This adaptation of Neil Gaiman’s novel has a similar light-hearted approach to the fantasy formula, with a young Daredevil Charlie Cox venturing into the magical kingdom of Stormhold to retrieve a fallen star. He comes across sky pirates (led by Robert De Niro) and Michelle Pfeiffer’s witch who wants the star (as personified by Clare Danes) for herself. Stardust is a delightful romp with plenty of laughs.
4. The Neverending Story (1984)
Another classic ‘80s fantasy with the framing device of a world within a book coming to life. The world of Fantasia is being destroyed by the Nothing. Only the heroic child warrior Atreyu and Bastian, the boy reading the book, can save the realm. A dark-hued fantasy with plenty of wonder, kids from that era fell in love with Falkor the Luck Dragon and were terrified by the giant wolf Gorm. The incredibly ‘80s sounding title song was recently immortalized in the third season of Stranger Things.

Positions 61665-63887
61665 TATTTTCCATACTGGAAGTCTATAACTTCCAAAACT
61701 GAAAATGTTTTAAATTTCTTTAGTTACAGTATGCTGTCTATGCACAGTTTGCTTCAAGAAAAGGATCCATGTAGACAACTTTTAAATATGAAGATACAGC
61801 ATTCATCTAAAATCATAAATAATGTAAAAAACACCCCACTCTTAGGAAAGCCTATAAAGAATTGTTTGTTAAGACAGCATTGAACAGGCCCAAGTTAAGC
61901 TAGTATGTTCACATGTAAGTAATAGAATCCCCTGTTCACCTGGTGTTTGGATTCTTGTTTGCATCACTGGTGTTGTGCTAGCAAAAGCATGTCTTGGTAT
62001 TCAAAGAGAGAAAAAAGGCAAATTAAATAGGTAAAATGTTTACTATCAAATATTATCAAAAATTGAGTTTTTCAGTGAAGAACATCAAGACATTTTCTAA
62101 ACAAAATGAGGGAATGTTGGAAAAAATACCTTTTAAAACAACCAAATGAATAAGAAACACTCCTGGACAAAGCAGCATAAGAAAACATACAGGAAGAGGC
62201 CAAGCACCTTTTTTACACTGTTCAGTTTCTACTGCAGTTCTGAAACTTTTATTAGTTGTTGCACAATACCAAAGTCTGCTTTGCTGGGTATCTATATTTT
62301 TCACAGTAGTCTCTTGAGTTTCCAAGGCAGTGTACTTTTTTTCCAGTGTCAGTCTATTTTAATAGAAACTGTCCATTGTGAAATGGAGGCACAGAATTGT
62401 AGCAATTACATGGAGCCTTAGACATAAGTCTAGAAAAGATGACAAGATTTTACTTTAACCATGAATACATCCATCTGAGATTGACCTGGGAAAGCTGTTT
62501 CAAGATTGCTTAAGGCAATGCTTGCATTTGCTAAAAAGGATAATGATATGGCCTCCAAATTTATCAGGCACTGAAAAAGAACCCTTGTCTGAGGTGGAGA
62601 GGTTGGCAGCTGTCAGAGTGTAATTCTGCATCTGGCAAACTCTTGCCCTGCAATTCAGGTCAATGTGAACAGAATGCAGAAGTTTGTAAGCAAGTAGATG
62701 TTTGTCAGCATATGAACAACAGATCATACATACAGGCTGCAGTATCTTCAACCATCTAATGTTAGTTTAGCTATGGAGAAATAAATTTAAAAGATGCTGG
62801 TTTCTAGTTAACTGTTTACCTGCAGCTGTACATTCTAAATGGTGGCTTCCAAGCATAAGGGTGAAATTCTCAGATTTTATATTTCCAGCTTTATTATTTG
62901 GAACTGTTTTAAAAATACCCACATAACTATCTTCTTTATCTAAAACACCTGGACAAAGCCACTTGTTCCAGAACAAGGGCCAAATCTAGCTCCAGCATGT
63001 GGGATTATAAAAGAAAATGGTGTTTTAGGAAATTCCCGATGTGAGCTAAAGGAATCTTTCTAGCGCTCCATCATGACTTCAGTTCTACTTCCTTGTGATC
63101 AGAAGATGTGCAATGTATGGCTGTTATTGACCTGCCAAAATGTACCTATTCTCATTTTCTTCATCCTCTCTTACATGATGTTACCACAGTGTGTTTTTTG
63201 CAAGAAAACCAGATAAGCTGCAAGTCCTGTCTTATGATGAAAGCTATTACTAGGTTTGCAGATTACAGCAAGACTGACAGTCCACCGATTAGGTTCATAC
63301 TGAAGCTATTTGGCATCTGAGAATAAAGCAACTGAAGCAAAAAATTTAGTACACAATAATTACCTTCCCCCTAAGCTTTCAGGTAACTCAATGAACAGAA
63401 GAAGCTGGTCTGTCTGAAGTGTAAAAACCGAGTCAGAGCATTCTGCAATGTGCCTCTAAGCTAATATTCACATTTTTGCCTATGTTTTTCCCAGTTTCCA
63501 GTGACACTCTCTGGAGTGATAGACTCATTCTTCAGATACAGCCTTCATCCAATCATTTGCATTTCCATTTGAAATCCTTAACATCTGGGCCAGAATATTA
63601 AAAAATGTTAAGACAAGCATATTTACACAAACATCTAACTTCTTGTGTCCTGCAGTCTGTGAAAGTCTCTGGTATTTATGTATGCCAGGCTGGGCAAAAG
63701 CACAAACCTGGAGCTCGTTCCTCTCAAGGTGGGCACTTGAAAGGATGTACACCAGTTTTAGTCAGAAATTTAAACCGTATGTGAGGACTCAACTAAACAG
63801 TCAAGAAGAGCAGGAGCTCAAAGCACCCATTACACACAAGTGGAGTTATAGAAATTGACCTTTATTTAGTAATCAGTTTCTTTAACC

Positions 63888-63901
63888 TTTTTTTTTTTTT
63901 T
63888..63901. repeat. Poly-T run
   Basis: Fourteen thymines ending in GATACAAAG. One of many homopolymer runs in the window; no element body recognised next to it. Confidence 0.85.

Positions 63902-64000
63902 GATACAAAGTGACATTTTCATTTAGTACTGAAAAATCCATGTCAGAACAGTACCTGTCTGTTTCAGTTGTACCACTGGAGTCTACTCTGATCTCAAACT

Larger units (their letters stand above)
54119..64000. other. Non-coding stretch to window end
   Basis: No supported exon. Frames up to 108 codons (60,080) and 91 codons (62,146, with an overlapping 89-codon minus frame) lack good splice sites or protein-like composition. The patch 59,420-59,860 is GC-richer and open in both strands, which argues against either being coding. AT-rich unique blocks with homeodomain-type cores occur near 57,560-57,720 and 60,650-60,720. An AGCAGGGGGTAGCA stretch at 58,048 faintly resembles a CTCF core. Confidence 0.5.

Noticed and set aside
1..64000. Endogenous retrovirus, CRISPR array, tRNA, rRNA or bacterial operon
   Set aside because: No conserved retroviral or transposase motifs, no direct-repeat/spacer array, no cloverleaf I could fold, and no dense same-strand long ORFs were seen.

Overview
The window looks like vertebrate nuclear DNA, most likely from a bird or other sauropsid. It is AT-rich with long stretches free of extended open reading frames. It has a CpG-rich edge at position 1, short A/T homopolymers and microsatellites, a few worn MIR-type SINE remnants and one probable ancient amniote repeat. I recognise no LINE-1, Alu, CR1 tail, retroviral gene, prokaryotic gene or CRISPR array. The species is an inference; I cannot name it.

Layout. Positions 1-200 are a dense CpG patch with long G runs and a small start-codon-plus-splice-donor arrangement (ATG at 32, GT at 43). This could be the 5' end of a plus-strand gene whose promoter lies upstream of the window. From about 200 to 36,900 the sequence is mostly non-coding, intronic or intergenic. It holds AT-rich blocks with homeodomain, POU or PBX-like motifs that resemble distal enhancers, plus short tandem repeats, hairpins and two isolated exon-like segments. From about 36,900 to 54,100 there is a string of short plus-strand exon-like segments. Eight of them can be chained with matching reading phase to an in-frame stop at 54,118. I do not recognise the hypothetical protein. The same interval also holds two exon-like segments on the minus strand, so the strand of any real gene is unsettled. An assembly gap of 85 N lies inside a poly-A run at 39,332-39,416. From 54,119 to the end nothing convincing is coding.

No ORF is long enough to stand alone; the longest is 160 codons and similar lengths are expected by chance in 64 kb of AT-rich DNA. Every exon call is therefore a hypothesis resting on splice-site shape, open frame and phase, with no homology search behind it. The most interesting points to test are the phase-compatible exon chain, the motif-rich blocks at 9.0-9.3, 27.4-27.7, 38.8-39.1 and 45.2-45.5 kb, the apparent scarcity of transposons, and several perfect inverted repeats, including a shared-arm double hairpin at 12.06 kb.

5. Willow (1988)
Having put Star Wars to bed in 1983, George Lucas delved into fantasy, first with Labyrinth and then with this fantasy adventure that introduced the world to Warwick Davis, Joanne Whalley and confirmed Val Kilmer’s star status as the arrogant warrior Madmartigan. Though derivative of Lord of the Rings, there is much fun to be had in Willow and the ILM special effects still hold up.
6. A Knight’s Tale (2001)
The late Heath Ledger proved his leading man status in Brian Helgeland’s anachronistic medieval tale. Like Princess Bride, there are secret identities, courtships, sneering princes and a light tone. The use of mostly 1970’s songs by Queen, AC/DC, and David Bowie added a modern punch to the fun.
7. Big Trouble In Little China (1986)